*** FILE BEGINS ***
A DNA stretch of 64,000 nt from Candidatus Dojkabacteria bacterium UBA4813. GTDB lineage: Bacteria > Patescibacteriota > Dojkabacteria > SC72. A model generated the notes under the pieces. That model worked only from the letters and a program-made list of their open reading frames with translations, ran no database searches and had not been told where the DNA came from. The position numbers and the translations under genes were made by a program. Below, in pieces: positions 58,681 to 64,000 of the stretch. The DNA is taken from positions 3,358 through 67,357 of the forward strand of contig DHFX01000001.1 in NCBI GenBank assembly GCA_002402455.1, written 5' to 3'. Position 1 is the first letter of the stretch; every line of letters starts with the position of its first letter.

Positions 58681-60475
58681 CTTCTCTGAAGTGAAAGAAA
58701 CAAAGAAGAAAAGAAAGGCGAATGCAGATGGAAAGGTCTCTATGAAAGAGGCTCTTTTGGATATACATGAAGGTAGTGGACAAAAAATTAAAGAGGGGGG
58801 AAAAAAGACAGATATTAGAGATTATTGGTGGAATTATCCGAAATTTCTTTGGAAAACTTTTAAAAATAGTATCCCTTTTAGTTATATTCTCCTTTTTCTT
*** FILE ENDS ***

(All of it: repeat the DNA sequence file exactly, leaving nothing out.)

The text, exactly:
A DNA stretch of 64,000 nt from Candidatus Dojkabacteria bacterium UBA4813. GTDB lineage: Bacteria > Patescibacteriota > Dojkabacteria > SC72. A model generated the notes under the pieces. That model worked only from the letters and a program-made list of their open reading frames with translations, ran no database searches and had not been told where the DNA came from. The position numbers and the translations under genes were made by a program. Below, in pieces: positions 58,681 to 64,000 of the stretch. The DNA is taken from positions 3,358 through 67,357 of the forward strand of contig DHFX01000001.1 in NCBI GenBank assembly GCA_002402455.1, written 5' to 3'. Position 1 is the first letter of the stretch; every line of letters starts with the position of its first letter.

Positions 58681-60475
58681 CTTCTCTGAAGTGAAAGAAA
58701 CAAAGAAGAAAAGAAAGGCGAATGCAGATGGAAAGGTCTCTATGAAAGAGGCTCTTTTGGATATACATGAAGGTAGTGGACAAAAAATTAAAGAGGGGGG
58801 AAAAAAGACAGATATTAGAGATTATTGGTGGAATTATCCGAAATTTCTTTGGAAAACTTTTAAAAATAGTATCCCTTTTAGTTATATTCTCCTTTTTCTT